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Cheap Talk with Two Audiences: An Experiment

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Author Info

  • Mikhail Drugov

    ()
    (Universidad Carlos III de Madrid, University of Warwick and CEPR)

  • Roberto Hernán-González

    ()
    (Departamento de Teoría e Historia Económica, Universidad de Granada)

  • Praveen Kujal

    ()
    (Middlesex University Business School)

  • Marta Troya Martinez

    ()
    (Department of Economics, University of Oxford)

Abstract

In this paper we experimentally test strategic information transmission between one informed and two uninformed agents in a cheap-talk game. We find evidence of the "disciplining" effect of public communication as compared to private; however, it is much weaker than predicted by the theory. Adding a second receiver naturally increases the complexity of strategic thinking when communication is public. Using the level-k model, we exploit the within subject design to show how individuals decrease their level-k in public communication. Surprisingly, we find that individuals become more sophisticated when they communicate privately with two receivers rather than one.

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Bibliographic Info

Paper provided by Chapman University, Economic Science Institute in its series Working Papers with number 13-32.

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Length: 28 pages
Date of creation: 2013
Date of revision:
Handle: RePEc:chu:wpaper:13-32

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Related research

Keywords: Cheap Talk; Communication; Experiment; Level-k; Cognitive ability; Cognitive Reflection Test;

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References

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  1. David Gill & Victoria Prowse, 2013. "Cognitive ability and learning to play equilibrium: A level-k analysis," Economics Series Working Papers 641, University of Oxford, Department of Economics.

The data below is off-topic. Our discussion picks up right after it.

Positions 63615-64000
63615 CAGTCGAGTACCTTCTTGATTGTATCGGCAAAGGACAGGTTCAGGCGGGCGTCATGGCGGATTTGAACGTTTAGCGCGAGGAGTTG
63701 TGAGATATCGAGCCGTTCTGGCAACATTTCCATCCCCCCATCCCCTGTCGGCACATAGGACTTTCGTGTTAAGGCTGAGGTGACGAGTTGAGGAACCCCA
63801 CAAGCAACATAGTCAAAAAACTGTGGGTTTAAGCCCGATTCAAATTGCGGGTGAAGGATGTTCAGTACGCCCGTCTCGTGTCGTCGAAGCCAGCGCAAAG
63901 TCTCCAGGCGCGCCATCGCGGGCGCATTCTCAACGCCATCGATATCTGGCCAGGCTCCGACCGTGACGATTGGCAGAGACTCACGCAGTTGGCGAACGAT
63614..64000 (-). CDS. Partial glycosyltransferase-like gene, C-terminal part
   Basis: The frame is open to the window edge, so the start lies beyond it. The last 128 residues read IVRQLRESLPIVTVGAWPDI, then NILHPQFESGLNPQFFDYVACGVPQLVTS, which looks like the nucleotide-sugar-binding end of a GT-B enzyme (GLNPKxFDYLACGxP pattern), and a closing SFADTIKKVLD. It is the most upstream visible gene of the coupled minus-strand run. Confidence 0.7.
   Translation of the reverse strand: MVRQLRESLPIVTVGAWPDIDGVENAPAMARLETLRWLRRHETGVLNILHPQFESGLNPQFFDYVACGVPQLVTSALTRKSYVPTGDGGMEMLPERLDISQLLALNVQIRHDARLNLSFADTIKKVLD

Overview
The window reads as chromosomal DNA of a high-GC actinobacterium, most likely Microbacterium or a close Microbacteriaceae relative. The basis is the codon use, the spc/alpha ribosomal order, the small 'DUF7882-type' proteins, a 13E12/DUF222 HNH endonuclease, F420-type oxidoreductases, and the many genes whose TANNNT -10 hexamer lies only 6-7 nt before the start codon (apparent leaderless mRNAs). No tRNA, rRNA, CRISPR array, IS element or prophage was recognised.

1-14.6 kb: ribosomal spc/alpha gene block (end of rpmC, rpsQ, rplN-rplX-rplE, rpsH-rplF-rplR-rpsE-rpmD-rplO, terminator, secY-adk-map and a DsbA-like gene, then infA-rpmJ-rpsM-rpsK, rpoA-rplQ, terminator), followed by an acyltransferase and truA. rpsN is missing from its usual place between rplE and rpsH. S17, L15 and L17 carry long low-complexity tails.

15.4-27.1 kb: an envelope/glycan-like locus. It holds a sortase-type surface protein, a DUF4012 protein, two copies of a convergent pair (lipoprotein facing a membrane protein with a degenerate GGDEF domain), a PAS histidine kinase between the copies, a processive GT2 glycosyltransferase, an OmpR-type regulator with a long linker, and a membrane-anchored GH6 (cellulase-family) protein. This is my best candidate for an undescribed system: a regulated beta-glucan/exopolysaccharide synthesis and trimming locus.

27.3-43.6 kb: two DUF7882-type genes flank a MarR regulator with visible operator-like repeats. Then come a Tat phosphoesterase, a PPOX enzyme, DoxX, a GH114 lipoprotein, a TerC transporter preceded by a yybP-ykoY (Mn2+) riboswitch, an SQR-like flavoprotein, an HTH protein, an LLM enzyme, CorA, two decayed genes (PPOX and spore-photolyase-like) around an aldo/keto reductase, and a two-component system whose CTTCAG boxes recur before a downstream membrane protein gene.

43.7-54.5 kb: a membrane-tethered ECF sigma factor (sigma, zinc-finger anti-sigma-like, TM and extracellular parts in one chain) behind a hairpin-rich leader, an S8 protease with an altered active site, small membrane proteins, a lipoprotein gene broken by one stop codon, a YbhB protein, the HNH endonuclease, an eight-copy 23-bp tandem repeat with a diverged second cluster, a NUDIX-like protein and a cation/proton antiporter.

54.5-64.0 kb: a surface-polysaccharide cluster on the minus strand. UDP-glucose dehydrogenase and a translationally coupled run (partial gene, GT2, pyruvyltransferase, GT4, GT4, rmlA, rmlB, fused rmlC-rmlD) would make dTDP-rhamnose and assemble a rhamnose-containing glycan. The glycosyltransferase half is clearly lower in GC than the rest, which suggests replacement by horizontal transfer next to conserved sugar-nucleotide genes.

2. Joseph Tao-yi Wang & Michael Spezio & Colin F. Camerer, 2010. "Pinocchio's Pupil: Using Eyetracking and Pupil Dilation to Understand Truth Telling and Deception in Sender-Receiver Games," American Economic Review, American Economic Association, American Economic Association, vol. 100(3), pages 984-1007, June.
  3. Marina Agranov & Elizabeth Potamites & rew Schotter & Chloe Tergiman, 2012. "Beliefs and Endogenous Cognitive Levels: An Experimental Study," Mathematica Policy Research Reports, Mathematica Policy Research 7497, Mathematica Policy Research.
  4. repec:fth:stanho:e-89-7 is not listed on IDEAS
  5. Kawagoe, Toshiji & Takizawa, Hirokazu, 2009. "Equilibrium refinement vs. level-k analysis: An experimental study of cheap-talk games with private information," Games and Economic Behavior, Elsevier, Elsevier, vol. 66(1), pages 238-255, May.
  6. Stahl, Dale II & Wilson, Paul W., 1994. "Experimental evidence on players' models of other players," Journal of Economic Behavior & Organization, Elsevier, Elsevier, vol. 25(3), pages 309-327, December.
  7. Weber, Roberto A., 2003. "'Learning' with no feedback in a competitive guessing game," Games and Economic Behavior, Elsevier, Elsevier, vol. 44(1), pages 134-144, July.
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  9. Vincent P. Crawford & Miguel A. Costa-Gomes & Nagore Iriberri, 2013. "Structural Models of Nonequilibrium Strategic Thinking: Theory, Evidence, and Applications," Journal of Economic Literature, American Economic Association, vol. 51(1), pages 5-62, March.
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  11. Maria Goltsman & Gregory Pavlov, 2008. "How to Talk to Multiple Audiences," UWO Department of Economics Working Papers, University of Western Ontario, Department of Economics 20081, University of Western Ontario, Department of Economics.
  12. Uri Gneezy, 2005. "Deception: The Role of Consequences," American Economic Review, American Economic Association, American Economic Association, vol. 95(1), pages 384-394, March.
  13. Nagel, Rosemarie, 1995. "Unraveling in Guessing Games: An Experimental Study," American Economic Review, American Economic Association, American Economic Association, vol. 85(5), pages 1313-26, December.
  14. Shane Frederick, 2005. "Cognitive Reflection and Decision Making," Journal of Economic Perspectives, American Economic Association, vol. 19(4), pages 25-42, Fall.
  15. Farrell, Joseph & Gibbons, Robert, 1989. "Cheap Talk with Two Audiences," American Economic Review, American Economic Association, American Economic Association, vol. 79(5), pages 1214-23, December.
  16. Miguel A. Costa-Gomes & Georg Weizs�cker, 2008. "Stated Beliefs and Play in Normal-Form Games," Review of Economic Studies, Oxford University Press, vol. 75(3), pages 729-762.
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